I’ve found that the kind of chronic psoriasis patients who come to us for help appear to be continually in a state of sickness, often with a poor immune system, are those people who have a tendency to suffer from long-term and low-grade continual stress. I call them the walking wounded, they are not necessarily “sick”, but they never seem to have abundant energy, they hardly ever seem to smile or fully embrace life.

They don’t appear to enjoy life much and see it as some sort of drudgery they have to go through, and many such folk are not really happy with the quality of their lives or rather what has become of it. The thing with stress and poor immunity underlying psoriasis is that it can affect so many systems of the body and create dysfunction across the board that it truly is a systemic problem for many, is it any wonder a person with psoriasis can potentially feel terrible, and so do the people around him or her? I’ve known many sick psoriasis patients who can even be considered “social lepers”, they go nowhere, can’t eat out, have minimal friends and can feel like an outcast. They become stressed, and it is this chronic state of stress that will ensure they don’t recover anytime soon.

Among adults, job and financial worries are often among the leading contributors to stress, but increased crime, violence, peer pressure leading to substance abuse (alcohol and drugs like ecstasy, cannabis and methamphetamine), social isolation, loneliness, and family problems can also create stress-related problems. Stress is not only creating problems with adults, but is increasingly causing health problems among children, teenagers and especially the elderly.

When I grew up in the 60’s, stress didn’t seem to be the buzz word that it is today. Sure people did drugs, but nothing like the drugs of today; alcohol was a problem – now alcohol related problems like domestic violence and automobile accidents are quite chronic and regular daily events that take up half of all police time. Sure there was violence, but nothing like it is today, now we accept violence on television and the movies, and computer games and even children’s cartoons often contain an element of violence. Growing up in the 60’s certainly didn’t involve terror attacks. Bad language is now virtually the norm on TV, and explicit sexual references are what often sell music these days.

The 21st Century Is The Century Of Stress

Remember the 1950’s when children could safely walk to school and high-school massacres were unheard of? In the 21st century, it seems that we have become an increasingly violent, hurried, stressed, time poor, worried, politically correct and sick society. Baby boomers today are more prone to stress related illness like diabetes, heart disease and cancer than their forebears, the silent generation, were. It is your immune system that is particularly affected by chronic low-grade stress, and it is the walking wounded as patients we see in the clinic on a daily basis.

We see patients with all manner of disease due to a compromised immune system like recurrent cough and colds, skin infections, recurrent allergies, autoimmune diseases and many different types of cancers.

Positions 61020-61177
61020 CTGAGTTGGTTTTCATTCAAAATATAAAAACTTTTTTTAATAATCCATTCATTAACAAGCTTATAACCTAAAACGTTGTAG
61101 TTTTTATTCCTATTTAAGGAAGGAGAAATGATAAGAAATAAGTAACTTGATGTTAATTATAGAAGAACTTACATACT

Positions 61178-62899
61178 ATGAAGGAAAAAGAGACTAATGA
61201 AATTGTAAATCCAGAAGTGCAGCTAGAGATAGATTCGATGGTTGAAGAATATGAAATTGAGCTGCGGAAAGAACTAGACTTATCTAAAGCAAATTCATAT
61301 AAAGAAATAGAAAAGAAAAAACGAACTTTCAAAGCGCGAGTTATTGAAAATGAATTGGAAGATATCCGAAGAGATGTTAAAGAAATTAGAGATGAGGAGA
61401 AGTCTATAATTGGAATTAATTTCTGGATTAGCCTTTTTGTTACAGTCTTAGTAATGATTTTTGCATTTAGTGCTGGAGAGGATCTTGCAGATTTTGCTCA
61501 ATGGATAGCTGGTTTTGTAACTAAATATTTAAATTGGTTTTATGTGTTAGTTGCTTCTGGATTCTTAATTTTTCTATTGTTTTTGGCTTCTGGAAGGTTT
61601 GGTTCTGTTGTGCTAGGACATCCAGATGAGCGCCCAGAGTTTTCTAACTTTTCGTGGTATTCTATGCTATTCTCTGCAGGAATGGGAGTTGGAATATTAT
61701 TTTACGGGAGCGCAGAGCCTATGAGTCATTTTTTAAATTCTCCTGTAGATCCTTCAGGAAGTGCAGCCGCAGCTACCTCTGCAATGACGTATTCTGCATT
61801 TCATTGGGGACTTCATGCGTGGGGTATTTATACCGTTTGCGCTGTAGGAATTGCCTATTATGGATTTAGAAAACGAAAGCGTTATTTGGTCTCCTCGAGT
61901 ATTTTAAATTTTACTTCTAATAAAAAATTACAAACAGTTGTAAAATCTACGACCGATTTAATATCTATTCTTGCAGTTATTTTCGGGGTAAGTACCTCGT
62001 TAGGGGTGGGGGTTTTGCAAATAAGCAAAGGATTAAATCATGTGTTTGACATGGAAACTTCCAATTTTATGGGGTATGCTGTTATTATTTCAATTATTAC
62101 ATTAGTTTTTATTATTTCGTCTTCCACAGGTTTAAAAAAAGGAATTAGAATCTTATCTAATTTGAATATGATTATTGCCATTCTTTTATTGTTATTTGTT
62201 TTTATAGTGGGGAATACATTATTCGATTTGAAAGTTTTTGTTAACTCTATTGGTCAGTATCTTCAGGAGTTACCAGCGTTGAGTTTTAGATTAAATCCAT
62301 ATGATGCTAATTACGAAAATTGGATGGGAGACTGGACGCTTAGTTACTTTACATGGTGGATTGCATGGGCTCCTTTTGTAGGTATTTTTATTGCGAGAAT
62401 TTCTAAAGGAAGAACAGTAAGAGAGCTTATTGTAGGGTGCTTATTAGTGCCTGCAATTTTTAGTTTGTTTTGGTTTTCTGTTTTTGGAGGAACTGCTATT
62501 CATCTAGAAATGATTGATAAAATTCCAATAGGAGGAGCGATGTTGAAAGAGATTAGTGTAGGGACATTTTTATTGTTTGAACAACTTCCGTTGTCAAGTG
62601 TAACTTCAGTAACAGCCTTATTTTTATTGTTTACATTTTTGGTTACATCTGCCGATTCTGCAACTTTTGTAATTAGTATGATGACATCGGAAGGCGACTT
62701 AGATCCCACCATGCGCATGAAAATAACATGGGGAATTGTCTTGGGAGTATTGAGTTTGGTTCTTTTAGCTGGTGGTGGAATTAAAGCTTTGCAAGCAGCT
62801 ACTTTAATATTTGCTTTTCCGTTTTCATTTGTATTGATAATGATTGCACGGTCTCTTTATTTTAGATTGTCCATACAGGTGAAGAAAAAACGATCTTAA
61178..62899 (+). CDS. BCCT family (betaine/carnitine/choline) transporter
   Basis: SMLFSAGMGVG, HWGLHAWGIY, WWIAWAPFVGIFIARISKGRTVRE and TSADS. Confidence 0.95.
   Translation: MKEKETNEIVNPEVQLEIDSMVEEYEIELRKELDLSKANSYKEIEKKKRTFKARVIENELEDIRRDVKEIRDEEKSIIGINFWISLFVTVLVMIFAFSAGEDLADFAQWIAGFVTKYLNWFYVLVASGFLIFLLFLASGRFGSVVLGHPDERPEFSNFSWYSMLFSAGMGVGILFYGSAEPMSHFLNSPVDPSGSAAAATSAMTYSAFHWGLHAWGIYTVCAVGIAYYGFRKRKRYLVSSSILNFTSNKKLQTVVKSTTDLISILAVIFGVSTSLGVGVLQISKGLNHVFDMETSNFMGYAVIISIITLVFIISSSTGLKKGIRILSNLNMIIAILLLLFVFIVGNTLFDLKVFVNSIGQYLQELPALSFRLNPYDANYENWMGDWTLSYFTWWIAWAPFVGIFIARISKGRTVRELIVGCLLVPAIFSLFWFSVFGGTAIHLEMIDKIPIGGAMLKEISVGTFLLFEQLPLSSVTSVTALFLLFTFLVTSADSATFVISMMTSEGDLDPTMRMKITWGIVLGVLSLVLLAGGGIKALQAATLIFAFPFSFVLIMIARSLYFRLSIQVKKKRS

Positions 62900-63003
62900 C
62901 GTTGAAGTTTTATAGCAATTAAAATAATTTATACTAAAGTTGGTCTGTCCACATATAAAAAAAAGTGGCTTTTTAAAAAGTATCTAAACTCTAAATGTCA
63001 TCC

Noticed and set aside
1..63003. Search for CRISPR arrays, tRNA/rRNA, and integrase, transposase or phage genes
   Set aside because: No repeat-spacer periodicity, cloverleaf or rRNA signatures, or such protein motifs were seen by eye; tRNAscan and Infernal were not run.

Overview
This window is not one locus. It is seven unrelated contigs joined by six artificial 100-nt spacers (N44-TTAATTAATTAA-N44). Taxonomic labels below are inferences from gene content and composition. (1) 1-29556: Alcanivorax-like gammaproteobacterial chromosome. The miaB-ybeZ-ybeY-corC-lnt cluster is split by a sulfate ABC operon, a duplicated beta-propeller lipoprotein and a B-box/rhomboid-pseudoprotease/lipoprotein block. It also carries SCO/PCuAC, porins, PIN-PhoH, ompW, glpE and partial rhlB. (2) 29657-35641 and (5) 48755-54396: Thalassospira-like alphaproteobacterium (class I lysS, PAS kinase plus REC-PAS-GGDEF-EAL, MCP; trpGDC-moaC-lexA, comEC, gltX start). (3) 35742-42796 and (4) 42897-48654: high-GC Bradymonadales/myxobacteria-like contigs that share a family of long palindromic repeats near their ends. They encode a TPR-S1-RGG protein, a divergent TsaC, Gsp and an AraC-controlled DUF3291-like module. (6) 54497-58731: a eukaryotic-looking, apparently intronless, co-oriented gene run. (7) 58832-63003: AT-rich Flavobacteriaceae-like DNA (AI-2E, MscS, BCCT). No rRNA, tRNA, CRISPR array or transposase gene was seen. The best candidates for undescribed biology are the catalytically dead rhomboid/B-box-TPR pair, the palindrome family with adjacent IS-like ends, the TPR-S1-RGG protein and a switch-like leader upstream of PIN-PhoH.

As I mentioned earlier that we see a certain group of patients who always “always sick” or who are chronically fatigued from the hurry and worry of modern life. Their conventional doctor may label them as being depressed or anxious and prescribe a drug, after all, the test results appear to be fine, it must be in the patient’s head.

When no test results can account for the way a patient with a compromised immune system feels, these are the folks in particular who need to make the necessary lifestyle changes as well as look at their adrenal health before they take any form of prescribed drug-based medications.

A compromised immune system can mean that you could more easily develop leaky gut syndrome, generally found with a digestive bacterial overgrowth or a yeast infection, because your resistance will be lowered and your susceptibility will be increased. All you need now is a prescription for an antibiotic drug to tip the balance and precipitate dysbiosis or SIBO (small intestinal bowel overgrowth), especially if you drink alcohol or have a sugar-laden diet to cope with your stressful life. It is the convergence of several factors which most always account for an increased susceptibility towards psoriasis, but it generally stems from an immune system which was compromised in the first place which will not only ensure the beginning but the continuation of psoriasis, and sometimes indefinitely.

Many Don’t Believe They Have Stress In Their Lives

Most people today associate stress with worry, but stress has a much broader definition to your body. I have always noted that psoriasis patients don’t generally see themselves as living under much stress, or even feeling stressed. Dr. Wilson, the adrenal fatigue expert, once said to me “anybody with a pulse and breathing will suffer with stress in their lives”. I recall telling him that I didn’t feel particularly stressed and his reply was this: “But Eric, you have just told me that you have a wife and four teenagers, you certainly will have lots of stress in your life!”

Any kind of change, whether it is emotional, environmental, illness, hormonal or just pushing yourself too hard, can be stressful to your body. Even positive events, such as getting a promotion at work, winning a sum of money or even taking a vacation can be stressful and can gradually weaken your health before you realise what is happening. If you have recently experienced a change in your sleep patterns, feel fatigued, anxious or a lack of enjoyment for life, or have multiple aches and pains, it is highly likely that you are over-stressed.

I wrote The Psoriasis Program for psoriasis sufferers who are sick and tired of not getting results with natural treatments or for those who are fed up with conventional (drug) based treatments that tend to be either ineffective or too costly. Check it out.